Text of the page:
# Predict Your Bridge Defects with Machine Learning

Updated: Oct 19

Bridge inspectors collect large amounts of data to ultimately create an inspection report. Beyond reporting, what other insights can be extracted?

The most common data extracted in-field is defect data namely *defect name*, *type*, *location*, *description*, and *picture*. In a previous __blog __we discussed how this data can be used to prioritize repairs, identify where most defects occur and track structure health.

In this blog we will review how this data can be used even further to predict defects before they occur. The steps to achieve this are:

Identify what Causes Defects on your Structures

Apply the Linear Regression Machine Learning Technique

Predict your Defect

Before moving forward, we need to remind you that to do any sort of analysis on your data it needs to be digitized.

# Identify what Causes Defects on your Structures

The first step to predicting defects is to understand what the different parameters are that affect them. Is it a specific weather/season? A structure location? Traffic load?

For instance, have you ever wondered if the corrosions were detected during specific weather seasons?

To avoid the guessing work, we need to identify the relationship between a defect and different parameters such as bridge location, weather, date, etc. In the data science field this is called correlation.

Example:

Data Source: __https://infobridge.fhwa.dot.gov/Data__

In this table, the column and row headers are equivalent. These are the parameters that we are evaluating against each other in attempt to find a correlation. The numbers indicate the correlation percentage and can only be between -1 and 1. For instance 0.055 is 5.5% correlation and in that same logic 0 is 0% and 1 is 100%. The negative number simply mean that the correlation between the 2 parameters is inversely proportional.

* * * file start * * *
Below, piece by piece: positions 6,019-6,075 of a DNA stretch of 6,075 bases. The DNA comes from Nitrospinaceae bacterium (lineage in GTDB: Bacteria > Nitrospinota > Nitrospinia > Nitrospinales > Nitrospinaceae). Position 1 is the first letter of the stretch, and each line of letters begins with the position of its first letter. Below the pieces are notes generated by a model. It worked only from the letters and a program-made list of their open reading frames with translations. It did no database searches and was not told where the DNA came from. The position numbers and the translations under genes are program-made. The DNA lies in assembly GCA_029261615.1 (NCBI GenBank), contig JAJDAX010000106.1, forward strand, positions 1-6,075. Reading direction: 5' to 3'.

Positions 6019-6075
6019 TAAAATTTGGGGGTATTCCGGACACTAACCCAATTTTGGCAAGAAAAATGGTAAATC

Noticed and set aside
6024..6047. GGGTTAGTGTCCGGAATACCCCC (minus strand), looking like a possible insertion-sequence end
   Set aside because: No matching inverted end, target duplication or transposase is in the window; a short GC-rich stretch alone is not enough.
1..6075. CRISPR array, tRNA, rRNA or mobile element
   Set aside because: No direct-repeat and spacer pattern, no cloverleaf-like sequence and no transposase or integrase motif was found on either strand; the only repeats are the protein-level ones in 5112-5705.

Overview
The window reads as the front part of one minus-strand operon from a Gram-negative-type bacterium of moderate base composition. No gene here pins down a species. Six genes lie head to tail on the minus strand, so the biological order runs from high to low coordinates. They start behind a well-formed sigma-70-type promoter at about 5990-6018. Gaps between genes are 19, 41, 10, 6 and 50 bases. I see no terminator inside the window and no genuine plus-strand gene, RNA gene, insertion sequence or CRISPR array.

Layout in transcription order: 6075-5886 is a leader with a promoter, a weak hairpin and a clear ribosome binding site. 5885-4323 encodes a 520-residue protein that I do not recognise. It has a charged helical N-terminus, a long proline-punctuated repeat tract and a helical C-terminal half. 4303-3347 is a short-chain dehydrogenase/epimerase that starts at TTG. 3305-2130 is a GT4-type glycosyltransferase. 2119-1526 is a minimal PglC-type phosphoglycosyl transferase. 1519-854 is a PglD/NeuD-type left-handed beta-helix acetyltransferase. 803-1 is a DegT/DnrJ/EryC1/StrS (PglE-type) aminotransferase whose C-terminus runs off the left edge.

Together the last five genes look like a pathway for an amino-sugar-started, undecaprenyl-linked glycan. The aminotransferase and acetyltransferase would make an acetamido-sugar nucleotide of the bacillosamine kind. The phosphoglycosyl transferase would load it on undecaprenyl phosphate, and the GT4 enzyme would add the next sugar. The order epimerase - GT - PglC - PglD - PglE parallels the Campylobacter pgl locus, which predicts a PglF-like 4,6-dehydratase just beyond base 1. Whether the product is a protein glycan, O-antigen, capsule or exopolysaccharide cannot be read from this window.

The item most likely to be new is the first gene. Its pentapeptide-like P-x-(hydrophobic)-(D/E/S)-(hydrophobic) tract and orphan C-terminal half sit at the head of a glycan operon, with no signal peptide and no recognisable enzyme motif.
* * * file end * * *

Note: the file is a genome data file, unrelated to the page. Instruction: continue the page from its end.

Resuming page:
To avoid going into all the numbers looking for -1’s and 1’s, where correlation is high, we can plot the table above and end up with the following:

In the plot above, high correlation are areas where the yellow is dominant. You can see where we drew a red circle around the largest yellow area.

Going back to our matrix, this area represents the following portion of our table and indicates a strong correlation between the parameters: Length of Structure Improvement with the Bridge Improvement Cost (which makes perfect sense).

Data Source: __https://infobridge.fhwa.dot.gov/Data__

This process, table and plot can be done using different parameters such as defect type, temperature, date, etc.

# Apply the Linear Regression Machine Learning Technique

After identifying the parameters that have strong correlations, we have to plot them on a simple x-y axis. In the example below the 2 parameters are Corrosion Intensity (y-axis) and Humidity (x-axis).

Then, we must identify the mathematical equation that covers most of the data points on the plot. In the example above we used the Linear Regression technique that involves drawing the straight line that covers most of the data points. In today’s world you don’t have to do this process manually you can use programming languages like python that will automatically plot the Linear Regression for you.

# Predict your defect

Referring to the plot above, if the Humidity level is at 70, I can predict a Corrosion intensity of approx. 6.2. Please keep in mind that this will not be 100% accurate. Accuracy is determined by how close the line you drew is to your data points.

The benefit of predicting your defects are numerous:

Optimize time in the field by focusing on the areas where you predict have a higher chance of defects.

Optimize repair budgets.

Defect prediction is only one insight that you can achieve using your data and machine learning. The opportunities here are endless.

# Unlock these insights and many more with __Data Recon__

Start digitizing your data today using Data Recon, a bridge inspection software for electronic data collection, automatic reporting generation and data analytics. Learn more about it here.